[svlug] Re: Thread Programming and Java
tin at le.org
Thu Jun 8 10:32:57 PDT 2000
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Before we continue. There seem to be another misunderstanding. My fault.
I am not defending how these other companies decided to architect their
apps. I am simply pointing out that in the _real world_ (tm) people do
things that are not always optimal. You simply can not ignore them and
tell them to go back and rewrite everything, or to throw it all away.
This is where the requirements for supporting legacy systems comes in.
Linus himself knows this and at times have bend over backward to accomodate
legacy systems. The model that OpenSource is based on work because people
use the give-n-take method.
> You're missing the point. That programming model will never be as fast as
> a non-blocking, event driven server. If you've made the decision to use N
> threads per connection, you've already thrown out performance. You're free
> to take the changes that IBM made to the Linux kernel and make this bad
> situation "suck less," but you have no right to complain about the kernel
> about performance when you picked a architecture that wasn't designed to
> go fast! (In this case, Java's networking architecture.)
Heh :-). It's not Java networking architecture that is the problem. It's
simply the lack of blocking I/O in Java that was the problem.
Let's take the case I've been using, web servers where you have a thread
handling each incoming connection. Usually you have one thread waiting on
the accept queue, wakes up to get a connection request, hands it off to a
worker thread and go back to wait.
Now please explain to me _your_ idea of how this can be architected better?
One that is "optimized" for Linux. Then perhaps you can share it with the
Apache team for v2.0.
> I'm personally not against Java, in fact, there are cases where it can
> perform better than C/C++ due to the fact that the run-time can optimize
> the generated code for the given usage pattern. But, what I am against is
> adding bloat to the kernel to better facilitate bad designs (Java's I/O
I don't see how this can be "bloat". The changes are to the way that the
kernel scheduler work. So essentially it's a change in _algorithm_. Please
explain to me this "bloat" thing. Where?
As a matter of fact, if it is possible to allow (at compile time)
the ability to chose different scheduler, that would probably solve
> Just because businesses do something with technology doesn't automatically
> make it a good technical decision. You're free to start your own version
> of the Linux kernel that is focused on making bad performance designs
> "suck less."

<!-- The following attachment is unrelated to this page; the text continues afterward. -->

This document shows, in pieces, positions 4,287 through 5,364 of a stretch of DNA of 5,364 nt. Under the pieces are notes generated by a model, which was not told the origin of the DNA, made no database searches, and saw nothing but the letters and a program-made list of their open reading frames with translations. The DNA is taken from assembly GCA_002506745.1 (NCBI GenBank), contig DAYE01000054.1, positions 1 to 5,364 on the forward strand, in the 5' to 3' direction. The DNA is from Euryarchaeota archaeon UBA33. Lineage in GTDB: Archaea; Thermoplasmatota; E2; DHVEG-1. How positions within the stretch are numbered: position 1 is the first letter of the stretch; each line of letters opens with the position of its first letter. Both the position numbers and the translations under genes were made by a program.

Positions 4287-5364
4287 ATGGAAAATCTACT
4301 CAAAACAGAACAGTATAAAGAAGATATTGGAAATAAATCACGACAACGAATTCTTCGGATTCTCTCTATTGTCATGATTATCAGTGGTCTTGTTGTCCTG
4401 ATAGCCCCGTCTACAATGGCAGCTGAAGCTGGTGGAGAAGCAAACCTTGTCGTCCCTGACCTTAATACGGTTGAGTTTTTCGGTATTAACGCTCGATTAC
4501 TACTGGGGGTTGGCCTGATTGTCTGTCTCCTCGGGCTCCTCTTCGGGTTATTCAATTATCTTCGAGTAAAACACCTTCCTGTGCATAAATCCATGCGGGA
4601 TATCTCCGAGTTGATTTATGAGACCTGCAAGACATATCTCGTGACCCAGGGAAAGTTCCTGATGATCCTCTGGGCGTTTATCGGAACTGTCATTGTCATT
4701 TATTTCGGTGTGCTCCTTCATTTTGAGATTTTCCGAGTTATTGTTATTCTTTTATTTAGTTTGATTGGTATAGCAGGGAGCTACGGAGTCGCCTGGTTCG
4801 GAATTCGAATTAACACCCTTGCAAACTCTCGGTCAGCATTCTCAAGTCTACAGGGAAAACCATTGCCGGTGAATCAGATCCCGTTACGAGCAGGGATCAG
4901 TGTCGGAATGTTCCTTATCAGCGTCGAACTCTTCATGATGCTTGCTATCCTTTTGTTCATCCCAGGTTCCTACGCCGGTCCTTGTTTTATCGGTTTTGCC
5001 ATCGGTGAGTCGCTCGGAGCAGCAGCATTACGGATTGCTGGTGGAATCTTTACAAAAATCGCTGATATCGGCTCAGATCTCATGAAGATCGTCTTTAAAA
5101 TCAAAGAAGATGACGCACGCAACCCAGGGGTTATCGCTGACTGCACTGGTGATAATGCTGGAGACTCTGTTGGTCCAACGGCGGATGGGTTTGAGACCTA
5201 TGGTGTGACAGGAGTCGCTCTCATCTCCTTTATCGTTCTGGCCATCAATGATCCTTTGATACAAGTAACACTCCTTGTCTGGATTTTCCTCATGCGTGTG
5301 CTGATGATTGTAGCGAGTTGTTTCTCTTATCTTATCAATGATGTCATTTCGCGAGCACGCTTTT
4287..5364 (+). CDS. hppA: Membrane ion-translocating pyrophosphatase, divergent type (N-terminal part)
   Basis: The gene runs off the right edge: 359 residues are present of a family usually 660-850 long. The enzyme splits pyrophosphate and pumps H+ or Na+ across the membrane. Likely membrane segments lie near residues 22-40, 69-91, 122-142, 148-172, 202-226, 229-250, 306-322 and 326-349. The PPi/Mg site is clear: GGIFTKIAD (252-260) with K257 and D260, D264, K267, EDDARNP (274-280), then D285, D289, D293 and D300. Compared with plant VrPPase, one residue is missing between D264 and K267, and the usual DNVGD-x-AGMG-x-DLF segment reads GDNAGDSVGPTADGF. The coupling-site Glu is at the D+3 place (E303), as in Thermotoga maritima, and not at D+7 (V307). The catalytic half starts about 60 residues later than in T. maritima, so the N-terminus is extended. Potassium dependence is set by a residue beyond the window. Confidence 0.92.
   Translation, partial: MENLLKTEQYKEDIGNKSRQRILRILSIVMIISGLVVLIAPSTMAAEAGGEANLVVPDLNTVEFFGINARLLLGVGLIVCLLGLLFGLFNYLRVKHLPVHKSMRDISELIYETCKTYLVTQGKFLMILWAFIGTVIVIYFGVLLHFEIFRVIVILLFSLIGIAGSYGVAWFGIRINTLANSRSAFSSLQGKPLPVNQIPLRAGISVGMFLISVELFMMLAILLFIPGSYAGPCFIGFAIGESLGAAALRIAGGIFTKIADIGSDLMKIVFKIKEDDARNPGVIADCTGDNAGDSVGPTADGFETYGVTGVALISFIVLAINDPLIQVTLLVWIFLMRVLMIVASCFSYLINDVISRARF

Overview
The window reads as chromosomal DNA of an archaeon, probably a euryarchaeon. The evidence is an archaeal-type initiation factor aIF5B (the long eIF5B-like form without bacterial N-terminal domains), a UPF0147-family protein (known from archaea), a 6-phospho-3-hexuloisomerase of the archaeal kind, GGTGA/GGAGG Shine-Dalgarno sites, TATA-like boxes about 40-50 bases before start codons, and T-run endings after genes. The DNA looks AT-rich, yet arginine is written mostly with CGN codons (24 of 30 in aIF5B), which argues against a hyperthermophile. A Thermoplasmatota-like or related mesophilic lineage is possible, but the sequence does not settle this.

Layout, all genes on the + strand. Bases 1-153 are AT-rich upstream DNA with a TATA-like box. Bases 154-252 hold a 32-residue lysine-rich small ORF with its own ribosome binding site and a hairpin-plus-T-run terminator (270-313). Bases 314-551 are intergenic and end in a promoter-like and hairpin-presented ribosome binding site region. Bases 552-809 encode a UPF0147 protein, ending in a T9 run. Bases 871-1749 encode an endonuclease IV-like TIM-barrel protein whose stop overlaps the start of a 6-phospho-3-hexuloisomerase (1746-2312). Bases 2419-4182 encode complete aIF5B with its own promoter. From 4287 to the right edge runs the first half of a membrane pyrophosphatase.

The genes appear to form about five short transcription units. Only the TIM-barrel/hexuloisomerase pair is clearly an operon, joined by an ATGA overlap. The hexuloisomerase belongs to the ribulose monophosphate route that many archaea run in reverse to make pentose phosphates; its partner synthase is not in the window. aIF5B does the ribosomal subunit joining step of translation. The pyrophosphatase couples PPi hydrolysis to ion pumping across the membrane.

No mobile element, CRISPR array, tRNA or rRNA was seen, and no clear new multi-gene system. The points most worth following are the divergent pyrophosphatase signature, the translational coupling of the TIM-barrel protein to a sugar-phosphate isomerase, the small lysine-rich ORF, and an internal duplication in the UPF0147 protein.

:-) I agree. If I have the time, I might play around with it. I've never
said that the developers "has" to do anything. Only said that Linux
"thread" model is not optimum for certain apps and that for those apps,
_I_ would suggest using another OS. That was what started this whole
thing before everyone jump on the Linux support wagon... :-)
> > If Linux wants to "grow up" and get into enterprise computing, it needs to
> > provide better support for Java and its underpinnings.
> Linux is in enterprise computing ("where have you been?").
Right along side it :-). My company probably was one of the first to use
Linux for all its servers back in 1995. Linux has grew up quite a bit since
then. For the kind of apps many companies are using Linux for now, I doubt
they would have use it back then. Certainly v1.0.x Linux would have died
under the kind of load it is being put to now.
Linux is still at the edges of enterprise computing. I do not think it
is quite there yet. It need more.... And it is issues such as what I
brought up that need to be resolved and not ignore.
I think many people missed the fact that Linux has had time to matured and
"cook". It is still going through changes, bug fixes and enhancements.
Java is going through similar growing pains. Its model is somewhat
different than Linux in that it is not OpenSource, but it does have lots
of heavy hitters and money+resources behind it.
Linux has Linus as the "keeper of the Linux way". Which was what Linux
needed. Someone to keep focus and keep it from splintering into a thousand
incompatible APIs and versions.
Java (like it or not) has Sun/Javasoft as the "keeper" to keep it from
splintering (much as Microsoft would like to do).
There are interesting and similar parallels there. They each can gain from
each other. It's better if Linux and Java work (and play) well together :-)
Because it keep the idea of "Open" going.
Internet Security and Firewall Consulting
Tin Le - tin at le.org
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